ROME — In 1965, John F. Kerry and David Thorne were college-age kids driving around Europe together in a used English cab they bought for $100 and named Baxter. Inspired by Ernest Hemingway, they went running with the bulls in Pamplona. They drove around England, through France, along the Italian coast, two young men with a summer to kill.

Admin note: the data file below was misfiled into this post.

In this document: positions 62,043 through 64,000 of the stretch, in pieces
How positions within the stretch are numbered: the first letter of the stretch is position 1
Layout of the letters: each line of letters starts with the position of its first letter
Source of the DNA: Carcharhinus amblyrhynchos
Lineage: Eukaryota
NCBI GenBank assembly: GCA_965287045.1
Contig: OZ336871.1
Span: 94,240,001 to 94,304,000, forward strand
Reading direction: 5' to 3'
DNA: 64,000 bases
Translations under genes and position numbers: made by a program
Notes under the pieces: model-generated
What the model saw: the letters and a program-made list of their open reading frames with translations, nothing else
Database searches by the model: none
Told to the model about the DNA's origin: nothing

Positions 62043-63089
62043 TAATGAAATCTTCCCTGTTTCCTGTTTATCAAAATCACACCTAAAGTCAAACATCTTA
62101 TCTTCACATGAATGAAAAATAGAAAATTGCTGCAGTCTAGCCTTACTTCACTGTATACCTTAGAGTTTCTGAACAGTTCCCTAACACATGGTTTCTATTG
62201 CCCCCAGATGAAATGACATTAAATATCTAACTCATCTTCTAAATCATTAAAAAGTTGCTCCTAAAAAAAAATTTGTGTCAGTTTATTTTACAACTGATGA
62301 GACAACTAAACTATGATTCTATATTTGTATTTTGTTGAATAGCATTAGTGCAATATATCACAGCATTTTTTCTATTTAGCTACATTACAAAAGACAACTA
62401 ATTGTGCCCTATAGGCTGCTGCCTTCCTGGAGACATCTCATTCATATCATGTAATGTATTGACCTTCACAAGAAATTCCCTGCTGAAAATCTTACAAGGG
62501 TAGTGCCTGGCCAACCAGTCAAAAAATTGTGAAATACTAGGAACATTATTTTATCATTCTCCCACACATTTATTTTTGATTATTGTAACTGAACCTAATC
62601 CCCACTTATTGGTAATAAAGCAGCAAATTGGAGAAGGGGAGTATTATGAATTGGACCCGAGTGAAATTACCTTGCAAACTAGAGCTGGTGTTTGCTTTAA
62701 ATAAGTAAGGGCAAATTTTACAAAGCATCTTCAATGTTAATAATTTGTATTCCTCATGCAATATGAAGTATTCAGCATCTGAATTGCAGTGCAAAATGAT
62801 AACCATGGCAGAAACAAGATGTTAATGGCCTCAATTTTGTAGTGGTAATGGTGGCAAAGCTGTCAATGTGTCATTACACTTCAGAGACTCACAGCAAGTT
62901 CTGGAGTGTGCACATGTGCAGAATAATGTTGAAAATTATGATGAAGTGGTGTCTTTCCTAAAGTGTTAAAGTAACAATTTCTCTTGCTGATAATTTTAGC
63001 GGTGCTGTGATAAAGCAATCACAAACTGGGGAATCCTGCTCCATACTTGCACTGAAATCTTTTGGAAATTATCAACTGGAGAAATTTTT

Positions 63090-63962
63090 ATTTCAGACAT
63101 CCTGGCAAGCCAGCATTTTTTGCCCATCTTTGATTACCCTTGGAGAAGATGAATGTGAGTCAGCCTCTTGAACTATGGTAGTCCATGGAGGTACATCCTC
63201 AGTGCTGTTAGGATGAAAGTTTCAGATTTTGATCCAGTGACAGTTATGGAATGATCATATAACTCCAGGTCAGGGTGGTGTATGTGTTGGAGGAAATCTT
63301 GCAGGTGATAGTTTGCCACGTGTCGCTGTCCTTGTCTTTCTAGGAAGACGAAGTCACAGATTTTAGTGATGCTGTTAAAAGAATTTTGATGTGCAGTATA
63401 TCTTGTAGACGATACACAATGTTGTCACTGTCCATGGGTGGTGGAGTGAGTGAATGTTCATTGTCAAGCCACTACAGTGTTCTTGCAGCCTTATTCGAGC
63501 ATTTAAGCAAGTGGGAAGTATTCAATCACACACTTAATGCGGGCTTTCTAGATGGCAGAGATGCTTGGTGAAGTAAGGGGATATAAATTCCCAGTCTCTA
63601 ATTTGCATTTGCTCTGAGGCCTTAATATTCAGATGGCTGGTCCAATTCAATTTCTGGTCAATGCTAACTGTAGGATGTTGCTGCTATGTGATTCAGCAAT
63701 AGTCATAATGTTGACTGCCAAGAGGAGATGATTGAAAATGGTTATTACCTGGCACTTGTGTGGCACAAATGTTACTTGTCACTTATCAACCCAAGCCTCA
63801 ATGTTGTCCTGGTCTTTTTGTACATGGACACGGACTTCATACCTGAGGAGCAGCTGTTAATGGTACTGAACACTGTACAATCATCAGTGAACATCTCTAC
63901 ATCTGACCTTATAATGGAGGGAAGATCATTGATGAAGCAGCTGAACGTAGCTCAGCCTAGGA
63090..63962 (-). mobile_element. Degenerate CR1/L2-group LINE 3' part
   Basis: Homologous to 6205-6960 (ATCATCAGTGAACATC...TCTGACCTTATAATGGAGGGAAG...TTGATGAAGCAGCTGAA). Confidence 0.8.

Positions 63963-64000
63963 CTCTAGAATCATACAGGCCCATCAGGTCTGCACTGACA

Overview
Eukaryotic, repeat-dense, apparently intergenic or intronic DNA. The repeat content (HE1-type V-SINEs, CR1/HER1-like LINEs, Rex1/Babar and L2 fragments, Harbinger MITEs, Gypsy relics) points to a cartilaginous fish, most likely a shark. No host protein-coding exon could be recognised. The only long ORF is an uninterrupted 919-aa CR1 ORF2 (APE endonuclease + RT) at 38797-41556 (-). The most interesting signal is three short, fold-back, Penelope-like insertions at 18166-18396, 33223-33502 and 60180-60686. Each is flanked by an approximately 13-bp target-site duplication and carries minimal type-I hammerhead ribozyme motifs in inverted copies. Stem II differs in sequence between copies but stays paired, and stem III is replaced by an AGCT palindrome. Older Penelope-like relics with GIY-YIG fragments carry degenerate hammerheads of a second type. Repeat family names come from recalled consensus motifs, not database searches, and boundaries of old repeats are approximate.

The friendship has shaped Kerry’s life in so many ways that even Hemingway might have found it too far-fetched for a plot line. The two were side by side in Yale’s secretive Skull and Bones society. They went off to Vietnam and returned to lead antiwar protests together. Kerry married Thorne’s twin sister. Thorne was by Kerry’s side when he lost his presidential bid.